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Wednesday, Sep 17th

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City, Cubs finalizing terms of Wrigley Field renovations

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Chicago Cubs

In a surprising assertion, Chicago Mayor Rahm Emanuel says his city is close to a deal with the Chicago Cubs to help fund renovations to Wrigley Field.

Cubs owner Tom Ricketts has repeatedly called for city or state help in renovating the Chicago landmark, which will be 100 years old in 2014. He's pitched a plan where the team would build the so-called triangle building next to the ballpark, with $200 million in additional ballpark improvements funded by either a share of the city amusement tax or the issuing of bonds from a state body. Such improvements could be undertaken along the lines of a years-old Wrigley Field 2014 plan, which detailed the features in the new triangle building (which would include restaurants, team offices, parking and party space on the roof) as well as enhancements to the ballpark.

Since buying the team and the ballpark, Ricketts has put money into the baseball operations but not much into the ballpark itself. And while the notion of a private business owner seeking public assistance to eventually line his own pockets has been repugnant to many -- including Emanuel, who spoke against any Wrigley Field aid when running for office -- it appears Ricketts may have turned the corner in his quest for public money.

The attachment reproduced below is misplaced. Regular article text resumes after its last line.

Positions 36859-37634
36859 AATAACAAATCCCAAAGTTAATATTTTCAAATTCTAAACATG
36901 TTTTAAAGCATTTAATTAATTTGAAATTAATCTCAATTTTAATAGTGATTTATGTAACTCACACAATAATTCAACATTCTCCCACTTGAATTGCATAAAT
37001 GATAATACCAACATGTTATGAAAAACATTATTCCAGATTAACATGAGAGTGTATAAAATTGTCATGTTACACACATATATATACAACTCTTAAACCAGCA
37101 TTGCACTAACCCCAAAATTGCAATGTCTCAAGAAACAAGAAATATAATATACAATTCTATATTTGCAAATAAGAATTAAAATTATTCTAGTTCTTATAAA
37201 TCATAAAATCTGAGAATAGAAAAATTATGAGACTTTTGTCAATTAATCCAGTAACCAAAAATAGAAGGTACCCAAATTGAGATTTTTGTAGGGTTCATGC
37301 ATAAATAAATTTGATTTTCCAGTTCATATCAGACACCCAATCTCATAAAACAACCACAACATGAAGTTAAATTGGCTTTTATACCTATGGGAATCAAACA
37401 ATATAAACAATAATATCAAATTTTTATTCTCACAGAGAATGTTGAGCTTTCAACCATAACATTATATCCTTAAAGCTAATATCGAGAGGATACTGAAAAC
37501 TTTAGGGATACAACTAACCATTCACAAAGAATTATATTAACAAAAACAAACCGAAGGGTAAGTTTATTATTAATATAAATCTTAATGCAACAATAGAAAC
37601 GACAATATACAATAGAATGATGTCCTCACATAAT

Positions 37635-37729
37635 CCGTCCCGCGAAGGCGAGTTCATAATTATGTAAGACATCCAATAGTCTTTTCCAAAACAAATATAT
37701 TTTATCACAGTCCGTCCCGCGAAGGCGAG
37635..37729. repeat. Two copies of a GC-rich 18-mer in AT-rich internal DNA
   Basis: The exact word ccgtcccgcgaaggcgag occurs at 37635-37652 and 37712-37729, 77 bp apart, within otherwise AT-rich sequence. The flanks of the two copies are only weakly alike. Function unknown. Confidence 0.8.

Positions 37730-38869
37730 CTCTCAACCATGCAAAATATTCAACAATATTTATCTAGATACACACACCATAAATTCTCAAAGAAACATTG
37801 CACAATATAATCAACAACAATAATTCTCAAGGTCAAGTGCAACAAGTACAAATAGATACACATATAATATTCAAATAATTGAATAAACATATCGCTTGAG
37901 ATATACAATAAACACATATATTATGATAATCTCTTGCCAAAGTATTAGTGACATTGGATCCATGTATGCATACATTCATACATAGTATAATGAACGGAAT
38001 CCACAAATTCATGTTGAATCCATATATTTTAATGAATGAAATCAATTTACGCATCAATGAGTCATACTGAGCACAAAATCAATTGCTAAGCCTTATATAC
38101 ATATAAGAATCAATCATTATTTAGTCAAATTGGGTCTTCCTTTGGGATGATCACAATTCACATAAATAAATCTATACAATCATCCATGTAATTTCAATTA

Not that Emanuel is saying much in specifics, though the Chicago Tribune is reporting such aid could take the form of a reduction in amusement taxes in exchange for the team putting up more in additonal spending on specific ballpark improvements. The Ricketts plan of spending on a revenue-producing building while the city puts money into the actual ballpark does appear to be dead: "I will not put my money in their field so they can take their money and invest around the field and get greater economic value," Emanuel said. Other options: extending a downtown restaurant tax all the way up to Wrigleyville, or working with the state to issue bonds, which would be repaid by the team. (The advantage: the state can borrow money at a lower rate than Ricketts could borrow on the open market.)

The bottom line: Chicago and Illinois officials say they won't put any money into Wrigley Field without the Ricketts family doing the same. That's a huge shift from the last time Ricketts floated state aid for the team, and it looks like it will make a huge difference in the team finalizing a deal.

RELATED STORIES: Ricketts: Time to talk Wrigley Field public funding again; Want to buy a chunk of Wrigley Field? Dream on; Gammon rips Wrigley Field, defends Ricketts; Mayor Rahm: No to city aid for Wrigley Field; Poll: Voters oppose public funding of Wrigley Field renovations; State funding of Wrigley Field renovations dies as Assembly adjourns

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